We describe a 56-year-old postmenopausal woman with hypertension, hypokalemia and severe alopecia who was found to have a 4.5-cm lipid-poor left adrenal mass on CT scan performed to evaluate her chronic right-sided abdominal pain. Hormonal studies revealed unequivocal evidence of primary aldosteronism and subclinical hypercortisolemia of adrenal origin. Although a laparoscopic left adrenalectomy rendered her normotensive, normokalemic and adrenal insufficient for 2.5 years, her alopecia did not improve and she later presented with facial hyperpigmentation acne, worsening hirsutism, clitoromegaly, and an estrogen receptor-positive breast cancer. Further testing demonstrated markedly elevated serum androstenedione and total and free testosterone and persistently undetectable DHEAS levels. As biochemical and radiologic studies ruled out primary adrenal malignancy and obvious ovarian neoplasms, a bilateral salpingo-oophorectomy was undertaken, which revealed bilateral ovarian hyperthecosis. This case highlights how the clinical manifestations associated with hyperaldosteronism and hypercortisolemia masqueraded the hyperandrogenic findings. It was only when her severe alopecia failed to improve after the resolution of hypercortisolism, hyperandrogenic manifestations worsened despite adrenal insufficiency and an estrogen receptor-positive breast cancer was found, did it becomes apparent that her symptoms were due to ovarian hyperthecosis.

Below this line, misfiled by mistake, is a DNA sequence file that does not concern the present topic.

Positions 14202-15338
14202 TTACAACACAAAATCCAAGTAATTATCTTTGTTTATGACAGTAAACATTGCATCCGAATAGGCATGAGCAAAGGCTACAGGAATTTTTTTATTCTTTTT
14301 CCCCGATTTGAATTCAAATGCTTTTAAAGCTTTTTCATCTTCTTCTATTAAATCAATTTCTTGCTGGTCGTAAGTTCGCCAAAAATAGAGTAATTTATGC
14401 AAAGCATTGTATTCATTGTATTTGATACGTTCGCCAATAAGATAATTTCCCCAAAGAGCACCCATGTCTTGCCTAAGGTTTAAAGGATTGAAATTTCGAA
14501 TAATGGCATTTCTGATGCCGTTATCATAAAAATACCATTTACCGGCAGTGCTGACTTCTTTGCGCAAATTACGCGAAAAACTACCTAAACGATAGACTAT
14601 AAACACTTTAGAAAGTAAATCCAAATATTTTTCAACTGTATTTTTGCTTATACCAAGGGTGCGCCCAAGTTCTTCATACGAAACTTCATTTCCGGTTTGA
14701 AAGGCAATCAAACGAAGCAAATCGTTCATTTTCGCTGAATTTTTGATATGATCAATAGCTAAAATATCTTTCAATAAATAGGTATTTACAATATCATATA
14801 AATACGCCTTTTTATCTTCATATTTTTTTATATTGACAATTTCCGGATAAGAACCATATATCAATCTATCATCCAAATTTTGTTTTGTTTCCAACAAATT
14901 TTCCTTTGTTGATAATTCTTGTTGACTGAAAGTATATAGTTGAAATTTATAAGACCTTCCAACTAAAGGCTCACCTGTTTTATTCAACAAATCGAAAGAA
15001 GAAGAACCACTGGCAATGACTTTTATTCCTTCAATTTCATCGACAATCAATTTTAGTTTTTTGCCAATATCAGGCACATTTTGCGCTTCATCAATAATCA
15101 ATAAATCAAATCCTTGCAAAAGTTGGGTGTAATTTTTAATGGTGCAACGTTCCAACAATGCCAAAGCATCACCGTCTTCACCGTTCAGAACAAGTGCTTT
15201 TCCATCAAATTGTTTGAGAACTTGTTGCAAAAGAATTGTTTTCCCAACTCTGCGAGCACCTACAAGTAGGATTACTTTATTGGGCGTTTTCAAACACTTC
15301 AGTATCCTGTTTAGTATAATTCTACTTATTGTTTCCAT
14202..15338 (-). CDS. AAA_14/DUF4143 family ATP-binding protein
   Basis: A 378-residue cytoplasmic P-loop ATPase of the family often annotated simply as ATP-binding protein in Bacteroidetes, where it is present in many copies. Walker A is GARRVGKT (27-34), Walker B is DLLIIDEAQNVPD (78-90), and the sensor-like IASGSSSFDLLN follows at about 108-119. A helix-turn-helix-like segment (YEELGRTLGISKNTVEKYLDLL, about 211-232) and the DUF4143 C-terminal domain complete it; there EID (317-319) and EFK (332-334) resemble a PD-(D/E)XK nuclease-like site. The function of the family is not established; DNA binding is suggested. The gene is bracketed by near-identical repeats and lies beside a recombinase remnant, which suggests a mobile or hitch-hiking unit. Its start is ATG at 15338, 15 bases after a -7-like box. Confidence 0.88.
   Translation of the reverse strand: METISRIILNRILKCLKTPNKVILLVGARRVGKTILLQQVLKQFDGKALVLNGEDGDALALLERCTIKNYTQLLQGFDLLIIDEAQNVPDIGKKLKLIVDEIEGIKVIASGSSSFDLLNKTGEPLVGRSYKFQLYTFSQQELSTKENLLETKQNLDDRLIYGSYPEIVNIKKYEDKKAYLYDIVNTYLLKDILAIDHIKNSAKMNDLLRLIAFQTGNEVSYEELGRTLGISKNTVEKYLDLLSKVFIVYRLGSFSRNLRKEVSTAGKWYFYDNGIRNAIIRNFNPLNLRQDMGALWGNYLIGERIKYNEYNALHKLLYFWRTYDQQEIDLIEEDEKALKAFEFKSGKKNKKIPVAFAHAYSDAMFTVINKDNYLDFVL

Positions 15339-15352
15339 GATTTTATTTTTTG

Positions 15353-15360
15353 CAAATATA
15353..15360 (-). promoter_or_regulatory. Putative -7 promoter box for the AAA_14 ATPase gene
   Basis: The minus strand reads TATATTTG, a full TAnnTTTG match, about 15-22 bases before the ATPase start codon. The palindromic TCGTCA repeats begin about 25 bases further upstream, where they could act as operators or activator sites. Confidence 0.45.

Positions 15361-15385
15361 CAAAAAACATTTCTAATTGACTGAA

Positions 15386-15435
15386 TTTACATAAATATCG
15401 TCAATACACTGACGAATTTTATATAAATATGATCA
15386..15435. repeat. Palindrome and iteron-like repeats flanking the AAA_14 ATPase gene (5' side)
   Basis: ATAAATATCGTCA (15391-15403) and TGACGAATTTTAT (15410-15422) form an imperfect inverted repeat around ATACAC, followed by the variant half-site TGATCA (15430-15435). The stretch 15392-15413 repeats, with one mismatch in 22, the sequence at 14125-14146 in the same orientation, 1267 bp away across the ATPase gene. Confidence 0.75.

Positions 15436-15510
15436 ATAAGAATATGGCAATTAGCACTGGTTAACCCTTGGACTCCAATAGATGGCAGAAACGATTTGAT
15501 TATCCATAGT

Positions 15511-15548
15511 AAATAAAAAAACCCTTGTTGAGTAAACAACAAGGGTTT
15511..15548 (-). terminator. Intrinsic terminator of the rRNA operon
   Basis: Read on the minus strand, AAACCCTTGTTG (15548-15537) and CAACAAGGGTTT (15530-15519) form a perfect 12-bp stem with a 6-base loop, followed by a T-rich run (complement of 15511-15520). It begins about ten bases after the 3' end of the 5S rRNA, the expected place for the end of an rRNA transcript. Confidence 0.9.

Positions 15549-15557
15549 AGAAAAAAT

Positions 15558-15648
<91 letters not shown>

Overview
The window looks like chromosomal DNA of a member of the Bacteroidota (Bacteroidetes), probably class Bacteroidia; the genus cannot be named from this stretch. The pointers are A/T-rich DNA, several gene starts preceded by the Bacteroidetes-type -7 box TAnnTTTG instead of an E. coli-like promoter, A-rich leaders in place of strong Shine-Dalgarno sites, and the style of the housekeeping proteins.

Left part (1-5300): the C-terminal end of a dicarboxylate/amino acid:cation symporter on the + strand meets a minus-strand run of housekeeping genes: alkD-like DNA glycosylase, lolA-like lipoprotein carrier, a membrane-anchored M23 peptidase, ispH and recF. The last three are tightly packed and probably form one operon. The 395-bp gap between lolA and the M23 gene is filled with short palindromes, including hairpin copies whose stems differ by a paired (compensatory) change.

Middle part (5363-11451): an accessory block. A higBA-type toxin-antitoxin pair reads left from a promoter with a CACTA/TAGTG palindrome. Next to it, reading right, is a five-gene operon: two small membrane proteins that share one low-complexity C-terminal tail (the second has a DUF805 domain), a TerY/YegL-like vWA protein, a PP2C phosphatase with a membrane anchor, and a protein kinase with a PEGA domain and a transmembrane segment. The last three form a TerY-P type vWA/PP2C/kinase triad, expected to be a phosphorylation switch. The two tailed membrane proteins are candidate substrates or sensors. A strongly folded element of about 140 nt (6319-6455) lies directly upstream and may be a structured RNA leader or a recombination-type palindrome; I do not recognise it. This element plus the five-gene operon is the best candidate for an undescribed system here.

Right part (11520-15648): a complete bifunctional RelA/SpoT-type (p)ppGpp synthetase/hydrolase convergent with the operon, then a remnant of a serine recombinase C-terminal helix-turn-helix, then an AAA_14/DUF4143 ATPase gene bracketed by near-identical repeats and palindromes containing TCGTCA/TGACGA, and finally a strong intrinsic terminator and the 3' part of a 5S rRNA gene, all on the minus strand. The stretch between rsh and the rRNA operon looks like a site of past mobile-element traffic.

- As cortisol cosecretion appears to be highly prevalent in patients with primary aldosteronism, the term ‘Connshing’ syndrome has been suggested.
- The associated subclinical hypercortisolemia could be the driver for the increased metabolic alterations seen in patients with Conn syndrome.
- The identification of these dual secretors before adrenal venous sampling could alert the clinician about possible equivocal test results.
- The identification of these dual secretors before unilateral adrenalectomy could avoid unexpected postoperative adrenal crises.
- Hyperfunctioning adrenal and ovarian lesions can coexist, and the clinical manifestations associated with hypercortisolemia can masquerade the hyperandrogenic findings.